Berberine with mitophagy on T2DM

Berberine, a quaternary ammonia compound isolated from Traditional Chinese herbs Coptis chinensis Franch and Phellodendron Chinense Schneid. Berberine has been reported for treating Alzheimer's disease and dementia through alleviating basal respiration and production of pro-inflammatory cytokines [94]. In diabetes, berberine restored mitochondrial ROS generations, mitochondrial dysfunction and failure of fatty acid oxidation in the models of diabetic kidney disease mouse models. Berberine potentiated the peroxisome proliferator-activated receptor γ coactivator-1α (PGC-1α) signaling pathway, eventually resulting in a balance of mitochondrial energy homeostasis [95]. Apart from diabetic kidney disease, berberine has been demonstrated to ameliorate high glucose-induced mitochondrial fission and fusion disruptions, mitogenesis process. Berberine reduced mitochondria amount as well as cardiomyocyte injury by activation AMPK signaling pathway-dependent mitophagy activation [76]. In clinical approaches, berberine (0.6 g twice daily for 12 weeks)ameliorated the glycated hemoglobin, blood triglycerides, total cholesterol in T2DM patients through regulations of gut microbiome [96, 97].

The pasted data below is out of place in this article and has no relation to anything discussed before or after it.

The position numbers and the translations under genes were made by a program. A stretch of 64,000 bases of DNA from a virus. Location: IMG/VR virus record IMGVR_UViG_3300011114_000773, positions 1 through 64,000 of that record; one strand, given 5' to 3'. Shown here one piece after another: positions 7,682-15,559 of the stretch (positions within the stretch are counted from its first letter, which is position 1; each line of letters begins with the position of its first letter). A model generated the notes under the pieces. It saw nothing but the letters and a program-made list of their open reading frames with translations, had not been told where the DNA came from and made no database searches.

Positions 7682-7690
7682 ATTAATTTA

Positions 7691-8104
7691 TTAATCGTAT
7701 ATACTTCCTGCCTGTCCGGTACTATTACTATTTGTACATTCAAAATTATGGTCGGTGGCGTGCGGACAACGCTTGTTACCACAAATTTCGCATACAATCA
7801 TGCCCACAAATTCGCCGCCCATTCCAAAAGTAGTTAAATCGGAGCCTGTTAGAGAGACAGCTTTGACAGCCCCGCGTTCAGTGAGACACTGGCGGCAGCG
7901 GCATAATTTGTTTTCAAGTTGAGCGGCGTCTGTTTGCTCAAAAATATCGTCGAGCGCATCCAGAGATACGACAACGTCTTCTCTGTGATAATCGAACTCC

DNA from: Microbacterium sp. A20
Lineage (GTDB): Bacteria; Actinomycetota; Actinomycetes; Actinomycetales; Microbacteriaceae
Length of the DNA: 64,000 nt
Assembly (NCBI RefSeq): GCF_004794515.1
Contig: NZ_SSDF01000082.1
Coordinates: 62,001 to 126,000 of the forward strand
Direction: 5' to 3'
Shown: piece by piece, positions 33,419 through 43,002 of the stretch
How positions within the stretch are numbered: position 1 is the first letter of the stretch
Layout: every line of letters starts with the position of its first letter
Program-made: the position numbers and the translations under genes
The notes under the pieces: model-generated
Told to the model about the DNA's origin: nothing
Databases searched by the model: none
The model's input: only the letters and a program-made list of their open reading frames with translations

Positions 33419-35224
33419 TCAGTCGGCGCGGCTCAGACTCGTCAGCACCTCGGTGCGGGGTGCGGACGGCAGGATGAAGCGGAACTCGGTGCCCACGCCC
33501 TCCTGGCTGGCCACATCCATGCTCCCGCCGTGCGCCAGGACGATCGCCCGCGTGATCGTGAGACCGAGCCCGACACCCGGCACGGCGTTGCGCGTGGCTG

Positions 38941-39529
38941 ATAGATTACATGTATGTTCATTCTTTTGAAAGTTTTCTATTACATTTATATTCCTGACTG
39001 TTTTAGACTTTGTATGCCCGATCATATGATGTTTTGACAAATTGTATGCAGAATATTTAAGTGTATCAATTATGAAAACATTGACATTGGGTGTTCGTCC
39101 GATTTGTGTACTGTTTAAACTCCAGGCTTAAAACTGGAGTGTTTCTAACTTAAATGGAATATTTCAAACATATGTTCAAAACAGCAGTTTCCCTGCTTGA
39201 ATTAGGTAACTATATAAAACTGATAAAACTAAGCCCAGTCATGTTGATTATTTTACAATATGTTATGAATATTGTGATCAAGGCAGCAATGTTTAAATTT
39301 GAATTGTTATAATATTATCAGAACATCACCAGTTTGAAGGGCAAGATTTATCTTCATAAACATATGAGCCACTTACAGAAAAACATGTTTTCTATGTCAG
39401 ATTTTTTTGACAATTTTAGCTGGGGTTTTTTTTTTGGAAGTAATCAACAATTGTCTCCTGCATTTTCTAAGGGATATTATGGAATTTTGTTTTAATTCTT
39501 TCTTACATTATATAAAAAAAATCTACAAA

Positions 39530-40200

Vitamins with mitophagy on T2DM